We walked up to the beach. Our two youngest had never before seen the vast grandeur of the ocean. The 8-year-old's mouth dropped open as he ran toward the water. The 3-year-old ran toward the water, ran back to me, ran back to the water, unable to even make sense of what he was seeing. I never tire of it, both the ocean's majesty and seeing my kids see the ocean.
They splashed and frolicked and played and marveled and I joined the fun at times, but I also stood back and watched them. Being with them in that setting, the smallness of little ol' us against the massive backdrop of the ocean, I felt a powerful nudge. Of all the people in all the places in all the years the world has been, I get to be here with them.
As a Christian, I believe that God created the world. I don't believe it as literally as many and I believe it more literally than a different many, but I believe it. So I sat there and I marveled what I saw before me and I marveled the joy and love it brought to my soul and I marveled the God that orchestrated it. The God who chose me to be their mama. The God who created this universe and created our family.
Sometimes we play a what if game. What if I hadn't gone to K College for a year? What if Jim hadn't just broken up with his girlfriend? What if we'd really never had kids like we thought? What if we walked away when marriage got stupidly difficult and the hurts piled up? What if? What if? A million what ifs make up a life and change a life.
Instead of a million alternate scenarios, all of our what ifs brought us to this beach with these people. I am theirs and they are mine, and, boy, am I forever grateful for these breaths I get to breathe with them and these days I get to share with them.
That doesn't mean all of the days are easy. Of course it doesn't mean that. We left our rental house in California to drive home and had a flat tire within 7 minutes and ran into a two hour traffic jam before we left the state. Two grown ups, four kids, and two dogs were in the car from 7:15 am to 11:20 pm and we were still 5 1/2 hours from home. The toddler finally fell asleep at about 12:30 am and woke us up at about 6:15 the next (actually, technically, the same) morning. That day didn't feel easy. We could have been really cranky about the whole thing. Instead we got the dogs out and ran a few laps around the block with the pooches and watched the trash truck collect trash from the alley while Jim and his ragamuffin team of fellows (our boys) changed the tire. Instead we listened to a few great books on CD, prayed for the people in the horrific crash that cause the two hour traffic jam, and felt so thankful that it wasn't us. New Kids on the Block's ultimate Christmas music cheesefest definitely helped the situation. As I belted out every word that I've known by heart since I was 12 years old, Asher looked at me as though he'd never seen me before and Jim looked at me as though he wished he'd never seen me before. It was AWESOME!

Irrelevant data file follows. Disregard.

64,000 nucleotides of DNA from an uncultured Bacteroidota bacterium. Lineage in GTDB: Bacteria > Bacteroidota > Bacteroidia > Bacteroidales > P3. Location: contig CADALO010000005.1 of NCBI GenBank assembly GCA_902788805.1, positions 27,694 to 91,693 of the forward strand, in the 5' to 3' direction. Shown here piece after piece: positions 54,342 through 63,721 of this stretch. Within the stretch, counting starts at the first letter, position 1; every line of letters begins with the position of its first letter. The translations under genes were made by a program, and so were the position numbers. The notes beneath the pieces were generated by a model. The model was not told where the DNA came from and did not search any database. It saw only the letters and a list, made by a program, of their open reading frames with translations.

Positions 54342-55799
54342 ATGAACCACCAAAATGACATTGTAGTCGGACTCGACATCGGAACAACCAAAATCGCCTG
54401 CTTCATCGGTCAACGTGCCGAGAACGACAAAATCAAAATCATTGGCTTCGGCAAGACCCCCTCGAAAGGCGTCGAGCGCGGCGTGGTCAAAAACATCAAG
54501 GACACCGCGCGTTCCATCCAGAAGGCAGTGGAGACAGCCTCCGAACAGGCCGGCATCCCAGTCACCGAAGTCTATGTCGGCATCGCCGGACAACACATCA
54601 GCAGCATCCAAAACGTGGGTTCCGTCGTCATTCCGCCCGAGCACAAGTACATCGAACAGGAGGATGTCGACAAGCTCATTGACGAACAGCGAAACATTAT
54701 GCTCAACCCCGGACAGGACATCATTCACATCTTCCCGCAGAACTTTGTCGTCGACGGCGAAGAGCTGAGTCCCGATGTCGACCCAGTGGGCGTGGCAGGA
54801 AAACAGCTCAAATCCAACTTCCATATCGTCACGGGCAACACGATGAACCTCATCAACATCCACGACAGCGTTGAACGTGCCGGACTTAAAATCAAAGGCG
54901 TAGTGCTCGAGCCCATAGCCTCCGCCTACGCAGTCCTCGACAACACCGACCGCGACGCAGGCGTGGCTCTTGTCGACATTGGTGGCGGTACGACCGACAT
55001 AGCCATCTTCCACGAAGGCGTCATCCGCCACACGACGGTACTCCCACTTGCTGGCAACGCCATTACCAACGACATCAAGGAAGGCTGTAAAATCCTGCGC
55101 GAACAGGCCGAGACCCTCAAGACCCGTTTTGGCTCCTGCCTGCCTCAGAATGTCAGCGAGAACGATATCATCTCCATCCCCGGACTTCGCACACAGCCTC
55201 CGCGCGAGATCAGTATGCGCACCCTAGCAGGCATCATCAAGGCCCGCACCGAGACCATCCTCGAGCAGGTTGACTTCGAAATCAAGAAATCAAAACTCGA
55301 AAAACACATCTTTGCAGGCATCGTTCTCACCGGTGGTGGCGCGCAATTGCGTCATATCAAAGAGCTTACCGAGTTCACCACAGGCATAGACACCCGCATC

Now other days we'll say lots of swear words both loudly and under our breath about a flat tire and a gigantic traffic jam. I'm a busted up, flawed human trying my best. I'm married to a busted up, flawed human and we're raising four busted up, flawed humans. There's a lot of room for trouble in that equation.
But, gosh darnit, there are moments when I look at them and feel my heart could just leap out of my chest at the sight of these kids. There are moments my eyes blur with big, splashy tears at the goodness of it. There are moments I just keep repeating, "I am so thankful that we're here together. I am SO thankful that we're here together." These lovely, idyllic moments combined with those swear word, busted up moments teach me the life lessons I need so many reminders about. Lessons about gratitude and love, grace and patience, family and perseverance.
To get to those beautiful moments, we have to muck through the busted up moments. If we give up during the busted up moments, we never get the payoff of the idyllic moments. They are two sides of the same coin called family and love and life.
It's nearly Christmas and expectations are probably sky high. The perfect gift. The perfect posed picture in front of the perfect Christmas tree. The perfect meal with the perfectly behaved children and families. Please consider joining me in throwing those expectations right out of the front door. Christmas and family vacations are like weddings; something has to go wrong and there has to be at least one small hiccup, and those busted up moments, combined with the idyllic moments are what make up our lives.
Come to think of it, Christmas and family vacations and weddings are life. They are a few pieces in the great big puzzle of our beautiful, busted up life. Stand back. Enjoy the scenery. Throw out a few swear words when the plate of cookies gets dropped on the floor and thoroughly enjoyed by the naughty doggies. Cry when the diagnosis comes back positive or the pregnancy test comes back negative. Huddle in close to the people that are yours and you are theirs. Let them carry your pain when it's too heavy and carry theirs when your burden is lighter. Notice the beauty. Feel the pain. We really are in this together.
And standing next to the ocean with my people, I felt ridiculously fortunate for those that I get to be in it together with.
Merry Christmas. Happy Holidays. Peace and love for the journey.